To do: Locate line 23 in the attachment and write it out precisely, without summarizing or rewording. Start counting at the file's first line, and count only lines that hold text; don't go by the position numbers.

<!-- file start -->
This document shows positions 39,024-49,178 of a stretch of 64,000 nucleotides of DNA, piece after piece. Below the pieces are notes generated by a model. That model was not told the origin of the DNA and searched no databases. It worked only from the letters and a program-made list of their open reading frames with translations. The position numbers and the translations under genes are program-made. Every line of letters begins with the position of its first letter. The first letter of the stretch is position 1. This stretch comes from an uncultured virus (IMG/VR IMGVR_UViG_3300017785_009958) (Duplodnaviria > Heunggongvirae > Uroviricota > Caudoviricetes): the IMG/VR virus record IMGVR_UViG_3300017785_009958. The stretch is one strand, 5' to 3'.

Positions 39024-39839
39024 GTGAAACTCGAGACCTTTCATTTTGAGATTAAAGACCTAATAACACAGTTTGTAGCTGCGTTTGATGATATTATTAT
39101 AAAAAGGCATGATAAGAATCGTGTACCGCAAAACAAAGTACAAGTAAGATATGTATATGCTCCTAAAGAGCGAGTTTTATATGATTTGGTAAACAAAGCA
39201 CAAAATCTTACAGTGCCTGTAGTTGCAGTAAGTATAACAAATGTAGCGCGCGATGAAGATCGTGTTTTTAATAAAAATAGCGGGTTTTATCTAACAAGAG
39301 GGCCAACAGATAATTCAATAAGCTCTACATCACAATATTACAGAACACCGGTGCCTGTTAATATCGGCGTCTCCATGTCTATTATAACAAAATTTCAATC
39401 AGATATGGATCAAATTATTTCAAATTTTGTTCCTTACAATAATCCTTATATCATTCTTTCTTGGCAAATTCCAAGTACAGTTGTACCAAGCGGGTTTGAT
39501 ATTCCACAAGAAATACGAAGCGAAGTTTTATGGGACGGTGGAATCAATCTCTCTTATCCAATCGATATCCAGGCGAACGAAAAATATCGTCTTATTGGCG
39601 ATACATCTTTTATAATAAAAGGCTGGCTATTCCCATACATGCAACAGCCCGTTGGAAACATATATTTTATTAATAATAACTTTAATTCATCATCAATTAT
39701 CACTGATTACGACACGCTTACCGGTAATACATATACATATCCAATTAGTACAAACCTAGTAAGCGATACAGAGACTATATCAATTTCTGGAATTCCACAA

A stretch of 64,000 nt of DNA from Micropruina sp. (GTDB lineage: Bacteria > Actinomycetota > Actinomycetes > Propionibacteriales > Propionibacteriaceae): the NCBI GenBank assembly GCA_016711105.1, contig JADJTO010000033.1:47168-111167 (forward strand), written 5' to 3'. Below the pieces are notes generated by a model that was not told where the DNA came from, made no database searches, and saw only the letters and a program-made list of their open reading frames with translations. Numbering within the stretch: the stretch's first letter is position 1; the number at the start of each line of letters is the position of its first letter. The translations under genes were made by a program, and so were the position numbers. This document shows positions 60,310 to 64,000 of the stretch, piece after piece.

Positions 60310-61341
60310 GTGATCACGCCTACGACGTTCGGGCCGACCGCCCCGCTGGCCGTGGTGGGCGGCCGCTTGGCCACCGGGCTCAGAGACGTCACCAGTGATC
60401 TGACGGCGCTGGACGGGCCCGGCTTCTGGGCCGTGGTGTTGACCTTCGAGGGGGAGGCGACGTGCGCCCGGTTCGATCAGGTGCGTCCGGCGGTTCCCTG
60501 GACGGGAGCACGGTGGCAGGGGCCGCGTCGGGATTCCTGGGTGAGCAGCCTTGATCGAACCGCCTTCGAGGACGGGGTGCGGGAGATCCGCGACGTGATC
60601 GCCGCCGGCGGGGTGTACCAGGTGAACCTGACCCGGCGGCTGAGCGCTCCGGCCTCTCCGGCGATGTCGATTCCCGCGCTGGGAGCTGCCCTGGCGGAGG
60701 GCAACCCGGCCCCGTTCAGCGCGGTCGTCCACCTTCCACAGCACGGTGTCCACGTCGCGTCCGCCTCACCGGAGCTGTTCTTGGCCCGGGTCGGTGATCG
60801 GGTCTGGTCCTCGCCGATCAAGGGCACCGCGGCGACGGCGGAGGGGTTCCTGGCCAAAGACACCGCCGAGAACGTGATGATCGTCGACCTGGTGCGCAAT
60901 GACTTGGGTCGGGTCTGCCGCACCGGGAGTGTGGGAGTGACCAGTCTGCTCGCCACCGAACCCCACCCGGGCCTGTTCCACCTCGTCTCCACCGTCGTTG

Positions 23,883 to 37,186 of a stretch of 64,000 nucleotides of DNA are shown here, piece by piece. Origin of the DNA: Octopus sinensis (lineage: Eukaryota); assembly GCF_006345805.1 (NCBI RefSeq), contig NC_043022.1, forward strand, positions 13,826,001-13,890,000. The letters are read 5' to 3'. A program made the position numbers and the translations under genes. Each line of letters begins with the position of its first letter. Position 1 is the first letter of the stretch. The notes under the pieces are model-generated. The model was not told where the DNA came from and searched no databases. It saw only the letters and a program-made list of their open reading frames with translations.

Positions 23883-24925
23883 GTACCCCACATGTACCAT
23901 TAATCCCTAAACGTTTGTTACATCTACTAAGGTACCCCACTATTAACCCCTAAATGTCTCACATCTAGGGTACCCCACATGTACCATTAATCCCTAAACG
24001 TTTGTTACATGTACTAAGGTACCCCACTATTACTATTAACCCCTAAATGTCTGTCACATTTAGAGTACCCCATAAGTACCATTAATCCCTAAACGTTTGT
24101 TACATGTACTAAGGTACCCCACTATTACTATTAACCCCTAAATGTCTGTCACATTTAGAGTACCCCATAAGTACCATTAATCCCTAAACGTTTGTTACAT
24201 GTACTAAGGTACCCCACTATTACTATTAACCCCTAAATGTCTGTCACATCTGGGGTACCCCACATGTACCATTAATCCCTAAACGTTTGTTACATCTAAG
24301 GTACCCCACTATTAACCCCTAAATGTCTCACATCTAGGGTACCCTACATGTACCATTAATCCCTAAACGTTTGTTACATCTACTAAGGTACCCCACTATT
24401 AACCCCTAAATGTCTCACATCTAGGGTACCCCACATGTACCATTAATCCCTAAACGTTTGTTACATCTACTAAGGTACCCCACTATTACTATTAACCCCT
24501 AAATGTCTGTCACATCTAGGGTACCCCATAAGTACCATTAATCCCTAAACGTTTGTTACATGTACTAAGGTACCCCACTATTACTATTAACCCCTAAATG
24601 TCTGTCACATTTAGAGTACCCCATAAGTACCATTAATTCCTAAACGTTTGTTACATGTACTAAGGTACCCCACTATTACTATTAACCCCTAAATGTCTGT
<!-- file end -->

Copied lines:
23901 TAATCCCTAAACGTTTGTTACATCTACTAAGGTACCCCACTATTAACCCCTAAATGTCTCACATCTAGGGTACCCCACATGTACCATTAATCCCTAAACG